Those watching on BBC Two would have been reminded that brutalist architecture does have its charms. Free-flowing, extravagant romp in spring sunshine it may not have been but the first Women’s Six Nations Final brought eighty minutes of defensive ferocity that again ended with aching English limbs thrown aloft as streamers and confetti drifted on the breeze.
“Ultimately, the aim was to win the Six Nations and we’ve managed to do that,” said Emily Scarratt after lifting the trophy. “Sometimes it doesn’t need to be big, flamboyant scorelines and it certainly wasn’t a perfect performance.
“The defence was unreal and we had to dig in. It wasn’t pretty out there a lot of the time and we had to work incredibly hard. You don’t get many opportunities to be in big games like that so we definitely enjoyed it.”
It was gritty, messy and at times uncouth, but there can be no doubting the commitment of either side as they hammered against locked doors. The grunt and graft of Cath O’Donnell, Marlie Packer and Zoe Aldcroft, among others, gave England enough solidity and strength to survive the considerable French rigours, while it was little surprise to see Sarah Hunter remind doubters of her qualities with an impactful and steadying arrival from the bench.
To see her combine with Scarratt to hoist England’s prize, an action that would not have been possible while she battled a neural issue in her hand in the autumn, was an image of both resilience and triumph.
Eight successive wins against the French and three Six Nations titles on the bounce without defeat are indicative of England’s strength, but the manner of a nip-and-tuck final showed that France are very much on their heels, and revenge will be on the mind when the two sides reunite on Friday night in Lille.
Elsewhere, it was also a day that showed the merits of this competition as evenly-matched sides met, a useful reminder after largely one-sided victories in group play. Ireland solidified their place as the best of the rest, as it were, though Italy showed their considerable potential, and Scotland, short of two talismanic back-rowers, secured fifth spot. Those three will jockey with Spain for a place at next year’s World Cup in a qualifying tournament still to be scheduled. All four will fancy their chances.
Wales, along with England and France, are already qualified for the World Cup in New Zealand, and Warren Abrahams is a promising hire, but they have not kicked on or invested as perhaps should have been expected. The unexplained, abrupt departure of former captain Rachel Taylor from her newly-taken role as skills coach hints that all may not be rosy behind the scenes – perhaps another wooden spoon will cause enough of a stir to compel action.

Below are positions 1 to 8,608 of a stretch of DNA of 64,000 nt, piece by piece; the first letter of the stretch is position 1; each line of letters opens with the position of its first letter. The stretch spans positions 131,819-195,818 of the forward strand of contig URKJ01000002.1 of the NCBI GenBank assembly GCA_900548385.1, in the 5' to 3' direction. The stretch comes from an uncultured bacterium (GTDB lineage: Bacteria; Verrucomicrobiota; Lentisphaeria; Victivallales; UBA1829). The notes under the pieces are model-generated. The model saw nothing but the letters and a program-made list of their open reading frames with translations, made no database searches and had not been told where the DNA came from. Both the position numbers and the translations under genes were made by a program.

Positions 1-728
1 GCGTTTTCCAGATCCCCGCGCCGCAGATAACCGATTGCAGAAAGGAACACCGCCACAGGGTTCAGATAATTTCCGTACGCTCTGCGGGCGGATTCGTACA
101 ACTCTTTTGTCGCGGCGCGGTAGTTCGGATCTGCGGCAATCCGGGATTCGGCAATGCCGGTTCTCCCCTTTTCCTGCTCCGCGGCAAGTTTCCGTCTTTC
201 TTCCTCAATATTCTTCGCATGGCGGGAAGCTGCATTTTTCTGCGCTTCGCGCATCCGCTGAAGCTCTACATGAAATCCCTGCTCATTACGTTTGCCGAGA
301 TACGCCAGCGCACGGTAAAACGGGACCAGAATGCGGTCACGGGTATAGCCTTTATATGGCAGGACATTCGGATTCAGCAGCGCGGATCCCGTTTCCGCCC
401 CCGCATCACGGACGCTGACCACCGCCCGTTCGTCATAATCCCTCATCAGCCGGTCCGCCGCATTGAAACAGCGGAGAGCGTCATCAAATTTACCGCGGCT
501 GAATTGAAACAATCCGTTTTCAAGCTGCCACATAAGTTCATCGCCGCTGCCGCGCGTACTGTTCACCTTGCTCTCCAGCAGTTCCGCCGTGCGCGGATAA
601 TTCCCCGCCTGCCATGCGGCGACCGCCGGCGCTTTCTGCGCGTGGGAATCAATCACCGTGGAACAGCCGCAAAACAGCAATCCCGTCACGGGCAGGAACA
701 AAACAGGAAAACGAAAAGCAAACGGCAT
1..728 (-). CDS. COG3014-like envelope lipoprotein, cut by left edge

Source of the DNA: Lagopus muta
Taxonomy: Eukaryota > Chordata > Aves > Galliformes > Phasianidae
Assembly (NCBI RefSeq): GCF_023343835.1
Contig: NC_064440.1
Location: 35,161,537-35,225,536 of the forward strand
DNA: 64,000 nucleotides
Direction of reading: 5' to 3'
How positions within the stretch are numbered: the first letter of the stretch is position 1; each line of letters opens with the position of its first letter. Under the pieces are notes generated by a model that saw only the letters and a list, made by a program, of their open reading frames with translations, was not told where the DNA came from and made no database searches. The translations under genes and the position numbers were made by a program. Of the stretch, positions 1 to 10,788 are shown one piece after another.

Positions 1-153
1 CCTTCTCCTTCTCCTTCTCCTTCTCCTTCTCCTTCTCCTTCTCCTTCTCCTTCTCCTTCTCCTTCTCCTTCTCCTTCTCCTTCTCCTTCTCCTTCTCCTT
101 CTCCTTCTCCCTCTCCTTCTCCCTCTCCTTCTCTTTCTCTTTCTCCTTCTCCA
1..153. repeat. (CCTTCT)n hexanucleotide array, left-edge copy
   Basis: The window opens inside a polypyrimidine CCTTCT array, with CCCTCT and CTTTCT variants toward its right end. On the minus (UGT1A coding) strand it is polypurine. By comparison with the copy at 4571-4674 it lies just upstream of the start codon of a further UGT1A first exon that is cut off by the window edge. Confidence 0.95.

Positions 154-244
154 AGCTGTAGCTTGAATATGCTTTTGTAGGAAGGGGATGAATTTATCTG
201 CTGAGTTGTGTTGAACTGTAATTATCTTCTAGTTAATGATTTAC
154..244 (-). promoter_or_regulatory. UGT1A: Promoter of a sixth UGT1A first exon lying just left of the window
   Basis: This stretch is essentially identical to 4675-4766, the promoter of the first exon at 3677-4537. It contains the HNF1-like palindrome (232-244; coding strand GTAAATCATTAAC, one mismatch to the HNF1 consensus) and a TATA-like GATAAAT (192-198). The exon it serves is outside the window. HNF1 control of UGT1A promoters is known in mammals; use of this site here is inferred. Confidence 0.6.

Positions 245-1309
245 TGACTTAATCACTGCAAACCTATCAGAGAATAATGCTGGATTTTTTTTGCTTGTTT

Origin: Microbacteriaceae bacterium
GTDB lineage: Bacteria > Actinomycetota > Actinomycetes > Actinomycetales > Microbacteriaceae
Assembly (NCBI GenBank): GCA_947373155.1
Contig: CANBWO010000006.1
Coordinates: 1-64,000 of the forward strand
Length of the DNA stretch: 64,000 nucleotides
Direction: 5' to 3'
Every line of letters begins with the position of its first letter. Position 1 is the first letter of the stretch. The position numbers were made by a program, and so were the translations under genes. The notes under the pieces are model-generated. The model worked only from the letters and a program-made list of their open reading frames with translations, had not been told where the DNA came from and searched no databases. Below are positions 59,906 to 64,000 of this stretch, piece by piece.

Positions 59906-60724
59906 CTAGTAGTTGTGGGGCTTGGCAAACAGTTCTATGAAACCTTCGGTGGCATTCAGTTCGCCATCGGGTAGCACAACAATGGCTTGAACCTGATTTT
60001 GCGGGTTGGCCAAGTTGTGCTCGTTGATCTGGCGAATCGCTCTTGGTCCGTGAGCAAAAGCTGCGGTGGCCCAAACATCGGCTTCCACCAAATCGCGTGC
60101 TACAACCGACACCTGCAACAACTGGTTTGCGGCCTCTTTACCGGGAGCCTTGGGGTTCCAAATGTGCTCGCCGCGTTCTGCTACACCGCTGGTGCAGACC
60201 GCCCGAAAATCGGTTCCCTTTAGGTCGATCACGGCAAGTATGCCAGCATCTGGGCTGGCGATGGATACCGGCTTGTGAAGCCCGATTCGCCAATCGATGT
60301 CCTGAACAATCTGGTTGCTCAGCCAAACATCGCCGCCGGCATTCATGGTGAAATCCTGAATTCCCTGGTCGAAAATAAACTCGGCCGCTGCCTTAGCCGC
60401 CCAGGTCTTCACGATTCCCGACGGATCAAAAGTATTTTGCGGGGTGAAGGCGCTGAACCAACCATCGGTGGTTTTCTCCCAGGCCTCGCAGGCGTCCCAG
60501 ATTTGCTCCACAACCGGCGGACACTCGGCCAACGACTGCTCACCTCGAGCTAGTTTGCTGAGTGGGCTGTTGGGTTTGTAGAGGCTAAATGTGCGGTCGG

There is plenty to mull for the competition organisers, too. There is general agreement that a standalone window for the tournament away from the men is both a positive and necessary threat, with players revelling in the spring sunshine and increased attention.
Of more debate is the future format – while the occasion of a Six Nations final appeals, there should be little appetite to maintain any structure that limits playing opportunities for nations that need time and chances to develop.
While stark inequalities in investment in structures and domestic rugby remain then on-field mismatches will, unfortunately, continue to occur with England and France clear at the top. The tournament must remain a free-to-air television product, though, to continue to drive the sport forwards and encourage investment.
For those two sides, there is little time to commiserate, celebrate or lick wounds with a short week of preparation. Of concern for Simon Middleton will be a scrummaging unit that appears to have certain fragilities in the absence of first-choice props Sarah Bern and Hannah Botterman, and a kicking game, normally a point of difference for England, that was inaccurate in breezy conditions at the Stoop, with Middleton believing his side kicked “probably a little bit too often”.
In better news for England’s head coach, a scan on Poppy Cleall’s arm suggests the outstanding English player of the tournament may be available next week; the midfield will need to be readjusted, however, as Helena Rowland returns to Great Britain Sevens preparation.
England are keen for playing opportunities against southern hemisphere and North American foes to better gauge where they are should the pandemic allow, but for now they will make do with a trip another meeting with their cross-Channel rivals. You would perhaps have forgiven a week of recuperation but the opportunity for another test against France is a vital one. Though the glare of the final lights will be lifted, another bruising battle between the Six Nations’ finest awaits.
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